I’M SITTING AT a chophouse in the Newtown neighborhood of Accra. A lizard at my feet is doing push ups, two at a time, to cool himself. My Fanta is sweating and my nose is starting to run from the heat in my light soup, a spicy broth slow-cooked with pieces of goat meat. Faty and Hawa, sisters who work at the restaurant, laugh as I dab my forehead with a handkerchief.
A truck selling dish soap pulls up. Twin speakers mounted on the rear of the vehicle blast Nana Boroo’s Ahayede (see above), a hiplife anthem with lyrics in French, English, Ewe, and Twi. Faty and Hawa abandon the restaurant and join a group of uniformed children who’ve just finished school for the day. A dance party has started at one of Newtown’s busiest intersections.
Next door to the chophouse, a crowd of 20+ has gathered around a roadside TV vendor. They’re watching Ghana play the U.S. in the Under 20 Women’s World Cup. The Black Princesses are not disappointing. Cheers and car horns follow their first goal.
This is Accra, and none of this is unusual.
I’ve known some travelers to be put off by the haze of diesel fumes on Ring Road, or by the lack of sidewalks and the prevalence of open sewers. But don’t make your judgment in a day, or even a couple. Take your time, watch your step, and don’t be shy.
Auntie Muni’s Waakye
Auntie Muni once sold food out of her home, buying ingredients on credit and making little profit. Now she runs one of the most popular food stalls in Accra. Her success is due entirely to the quality of her food.
After waiting in line, start your order with waakye, a rice and beans combo flavored with the waakye leaf and taken to the next level with spicey shiito sauce. Then pile on pieces of meat, spaghetti, hard boiled eggs smothered in pepe sauce, gari (finely ground cassava), and fried plantains.
Take a seat at one of the communal tables, wash your right hand in one of the provided basins, mix your food with said hand, and dig in.
Location: Labone neighborhood; Auntie Muni’s Junction (she actually has an intersection named after her and taxi drivers know it by this name)
* Open for lunch on the weekends only
Bywel Bar is one of the few spots in Accra where you can still catch live highlife music, a genre defined by bright polyrhythmic guitar lines, layered percussion, and call and response vocals.
The resident highlife band plays every Thursday. Show up at 10PM, grab yourself a Gulder (Ghana’s most flavorful local brew), and order some grilled beef or goat brochettes.
Then, stake out some territory on the dance floor.
By midnight, the open-air bar is packed. Expats and locals dance until late, gradually encroaching upon the band until it’s unclear where the stage ends and the crowd begins.
Guest musicians and singers regularly drop in to add their talents to the mix. Cold drinks and grilled meat are on offer, and not much else.
Location: Osu; near the end of Oxford/Cantonments road; most taxi drivers know Bywell Bar by name
* Live music on Thursday nights
Whether you’re after kaleidoscopic fabrics, a basket of tilapia, or a toothbrush and some soap, you’ll find it at Makola Market, one of the largest in West Africa…and an experience even if you’re not planning on buying anything.
The loosely defined borders of Makola make it easy to get lost. You may find yourself in an open-air meat market one moment, and in a labyrinth of fabric sellers the next.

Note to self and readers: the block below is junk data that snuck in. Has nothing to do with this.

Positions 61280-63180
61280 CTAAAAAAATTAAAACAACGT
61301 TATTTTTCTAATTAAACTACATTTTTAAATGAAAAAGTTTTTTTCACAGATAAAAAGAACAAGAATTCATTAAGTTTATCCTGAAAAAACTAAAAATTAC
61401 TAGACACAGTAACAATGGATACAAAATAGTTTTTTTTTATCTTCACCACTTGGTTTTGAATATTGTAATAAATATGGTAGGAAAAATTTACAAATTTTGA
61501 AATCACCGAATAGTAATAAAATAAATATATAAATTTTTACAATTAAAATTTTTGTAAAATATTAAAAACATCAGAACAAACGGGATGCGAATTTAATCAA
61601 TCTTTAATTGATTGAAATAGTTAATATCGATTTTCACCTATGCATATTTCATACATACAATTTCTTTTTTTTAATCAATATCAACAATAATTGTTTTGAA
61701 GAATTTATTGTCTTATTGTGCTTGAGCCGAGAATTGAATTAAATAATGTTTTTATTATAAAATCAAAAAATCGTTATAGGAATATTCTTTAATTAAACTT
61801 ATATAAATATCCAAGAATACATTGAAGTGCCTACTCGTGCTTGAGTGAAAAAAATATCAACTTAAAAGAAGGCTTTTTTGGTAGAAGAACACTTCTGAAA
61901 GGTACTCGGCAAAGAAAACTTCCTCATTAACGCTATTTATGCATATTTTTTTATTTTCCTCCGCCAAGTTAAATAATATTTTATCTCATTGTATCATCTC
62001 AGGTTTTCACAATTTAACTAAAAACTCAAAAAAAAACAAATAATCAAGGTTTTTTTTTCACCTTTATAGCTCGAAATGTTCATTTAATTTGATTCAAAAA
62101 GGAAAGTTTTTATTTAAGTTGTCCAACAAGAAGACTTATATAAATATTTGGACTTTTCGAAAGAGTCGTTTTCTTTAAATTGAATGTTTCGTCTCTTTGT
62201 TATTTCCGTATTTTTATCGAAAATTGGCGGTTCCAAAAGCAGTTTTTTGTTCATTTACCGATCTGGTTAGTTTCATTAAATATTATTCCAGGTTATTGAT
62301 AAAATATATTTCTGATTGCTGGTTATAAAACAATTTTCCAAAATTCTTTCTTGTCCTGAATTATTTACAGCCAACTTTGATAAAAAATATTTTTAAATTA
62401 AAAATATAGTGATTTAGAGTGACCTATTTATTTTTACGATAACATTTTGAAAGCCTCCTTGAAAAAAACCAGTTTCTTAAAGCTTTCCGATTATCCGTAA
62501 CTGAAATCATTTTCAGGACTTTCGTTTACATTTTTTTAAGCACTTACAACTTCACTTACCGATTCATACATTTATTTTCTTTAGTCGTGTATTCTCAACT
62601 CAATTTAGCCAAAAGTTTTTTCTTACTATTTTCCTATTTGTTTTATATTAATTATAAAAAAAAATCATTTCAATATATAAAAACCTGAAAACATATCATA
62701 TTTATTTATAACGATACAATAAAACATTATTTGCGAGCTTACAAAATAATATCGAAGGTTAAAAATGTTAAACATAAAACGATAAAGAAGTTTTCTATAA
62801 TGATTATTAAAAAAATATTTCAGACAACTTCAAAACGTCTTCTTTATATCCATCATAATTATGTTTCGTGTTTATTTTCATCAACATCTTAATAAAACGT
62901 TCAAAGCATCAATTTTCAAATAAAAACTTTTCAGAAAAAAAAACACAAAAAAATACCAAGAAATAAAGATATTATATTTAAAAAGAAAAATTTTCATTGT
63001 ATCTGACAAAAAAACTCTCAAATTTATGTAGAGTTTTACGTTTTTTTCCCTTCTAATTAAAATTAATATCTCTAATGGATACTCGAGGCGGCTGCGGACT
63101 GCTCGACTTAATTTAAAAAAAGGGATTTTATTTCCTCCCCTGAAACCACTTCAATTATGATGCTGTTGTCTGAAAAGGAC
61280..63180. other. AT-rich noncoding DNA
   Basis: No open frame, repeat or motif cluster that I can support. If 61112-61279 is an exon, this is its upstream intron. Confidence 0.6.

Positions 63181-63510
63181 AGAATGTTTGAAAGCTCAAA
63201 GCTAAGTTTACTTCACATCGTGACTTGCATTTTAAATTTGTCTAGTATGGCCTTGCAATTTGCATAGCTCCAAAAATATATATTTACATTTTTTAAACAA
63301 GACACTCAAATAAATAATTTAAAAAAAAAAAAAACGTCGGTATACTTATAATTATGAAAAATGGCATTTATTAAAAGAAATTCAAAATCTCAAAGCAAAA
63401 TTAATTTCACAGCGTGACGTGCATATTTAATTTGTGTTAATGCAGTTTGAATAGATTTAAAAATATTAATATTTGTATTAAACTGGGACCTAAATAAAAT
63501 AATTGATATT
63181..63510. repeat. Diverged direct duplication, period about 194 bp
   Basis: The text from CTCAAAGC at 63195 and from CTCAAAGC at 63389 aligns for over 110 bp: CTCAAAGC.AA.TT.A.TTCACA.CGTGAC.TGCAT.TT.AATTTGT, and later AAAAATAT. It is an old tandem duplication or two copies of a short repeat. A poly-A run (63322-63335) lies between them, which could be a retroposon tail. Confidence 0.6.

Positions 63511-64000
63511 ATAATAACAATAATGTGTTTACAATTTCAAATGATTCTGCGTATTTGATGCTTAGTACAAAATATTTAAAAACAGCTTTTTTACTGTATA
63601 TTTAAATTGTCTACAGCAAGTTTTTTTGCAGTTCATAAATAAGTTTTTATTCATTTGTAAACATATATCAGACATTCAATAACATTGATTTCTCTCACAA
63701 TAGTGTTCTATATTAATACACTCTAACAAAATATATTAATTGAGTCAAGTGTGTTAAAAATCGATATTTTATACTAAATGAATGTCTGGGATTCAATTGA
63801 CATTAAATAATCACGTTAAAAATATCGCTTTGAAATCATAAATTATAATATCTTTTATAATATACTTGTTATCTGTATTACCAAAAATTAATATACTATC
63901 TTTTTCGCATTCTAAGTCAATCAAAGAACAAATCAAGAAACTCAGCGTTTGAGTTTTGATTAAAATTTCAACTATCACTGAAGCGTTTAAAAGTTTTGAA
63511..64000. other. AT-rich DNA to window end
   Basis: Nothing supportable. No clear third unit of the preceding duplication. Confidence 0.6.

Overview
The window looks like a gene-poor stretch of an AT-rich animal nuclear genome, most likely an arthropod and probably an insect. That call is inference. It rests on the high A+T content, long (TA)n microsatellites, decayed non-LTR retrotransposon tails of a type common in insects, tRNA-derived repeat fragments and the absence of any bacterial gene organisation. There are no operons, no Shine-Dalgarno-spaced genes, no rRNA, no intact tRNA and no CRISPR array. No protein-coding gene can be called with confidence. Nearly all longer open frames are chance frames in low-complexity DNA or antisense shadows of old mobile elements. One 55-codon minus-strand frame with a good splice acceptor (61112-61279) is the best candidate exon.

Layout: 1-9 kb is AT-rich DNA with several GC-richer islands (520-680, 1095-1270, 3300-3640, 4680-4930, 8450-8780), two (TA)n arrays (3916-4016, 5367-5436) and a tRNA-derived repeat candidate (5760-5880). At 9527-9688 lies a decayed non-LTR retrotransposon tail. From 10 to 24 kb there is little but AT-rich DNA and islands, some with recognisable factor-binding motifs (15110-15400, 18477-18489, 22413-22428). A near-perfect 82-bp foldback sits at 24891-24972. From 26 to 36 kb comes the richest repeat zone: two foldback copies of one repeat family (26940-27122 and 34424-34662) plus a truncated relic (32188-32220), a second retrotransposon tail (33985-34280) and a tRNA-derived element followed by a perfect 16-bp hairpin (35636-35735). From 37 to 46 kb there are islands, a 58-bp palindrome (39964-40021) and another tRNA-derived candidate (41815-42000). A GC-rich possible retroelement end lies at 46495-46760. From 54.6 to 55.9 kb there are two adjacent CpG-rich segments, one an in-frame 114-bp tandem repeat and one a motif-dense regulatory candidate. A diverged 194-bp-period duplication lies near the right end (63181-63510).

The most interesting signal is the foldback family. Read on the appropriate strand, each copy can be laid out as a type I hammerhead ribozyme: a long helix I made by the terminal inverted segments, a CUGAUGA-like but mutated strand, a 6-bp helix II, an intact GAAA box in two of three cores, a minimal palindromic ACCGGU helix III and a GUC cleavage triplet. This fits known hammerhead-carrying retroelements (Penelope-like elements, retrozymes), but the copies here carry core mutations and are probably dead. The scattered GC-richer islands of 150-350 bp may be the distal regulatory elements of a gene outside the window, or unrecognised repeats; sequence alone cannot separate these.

It was here that I learned how to say “you’re mad/crazy” in Twi, the most widely spoken local language in Ghana. On hearing the price for 1m of fabric, I countered with a much lower price, in fact inappropriately low. I threw in a “me pacho” (“please, I beg of you”) for good measure.
The vendor, a smiling, round-faced woman wearing a dress dotted with miniature Kwame Nkrumah’s, laughed hysterically and shouted “Wa bo dam!” Normally, this is a serious insult, but in the easy-going social environment of the market, it’s meant for a laugh. For a visitor, it’s this atmosphere that is Makola’s greatest asset.
Located within walking distance of Makola Market, the Arts Centre is an oceanside collection of vendors dealing in hand drums, carvings, and metalwork.
On entering, you’ll be swarmed by touts offering “good prices.” Keep your cool, smile, and feel free to joke. Remember, you’re not required to buy anything. If you are inclined to pick up a souvenir, be prepared to bargain hard.
The Arts Centre can be stressful, so afterwards I like to walk over to Osekan Bar (~500m west on High Street) to sit among large rocks that back up to the ocean. They serve a variety of Ghanaian dishes and cold drinks.
Try the redred, a plate of beans bathed in a spicy palm oil sauce, and fried plantains. Or go for fufu, boiled cassava and plantain pounded into a doughy paste, typically served with groundnut sauce, a spicy peanut soup, or light soup with goat.
Location: Accra Central; from Makola Market walk south to High Street and hang a left, Arts Centre will be on your right in a few minutes
The National Museum provides a comprehensive look at Ghanaian culture and history. The permanent display showcases Ghanaian and regional artifacts that date from the Stone Age up to modern times.
The exhibits aren’t flashy, but you’ll see a wide range of musical instruments, fabrics and clothing (including traditional chief regalia), and a variety of recovered items from the slave trade. The slave ship Fredensborg is also on display here.
Location: Accra Central, just north of Makola Market
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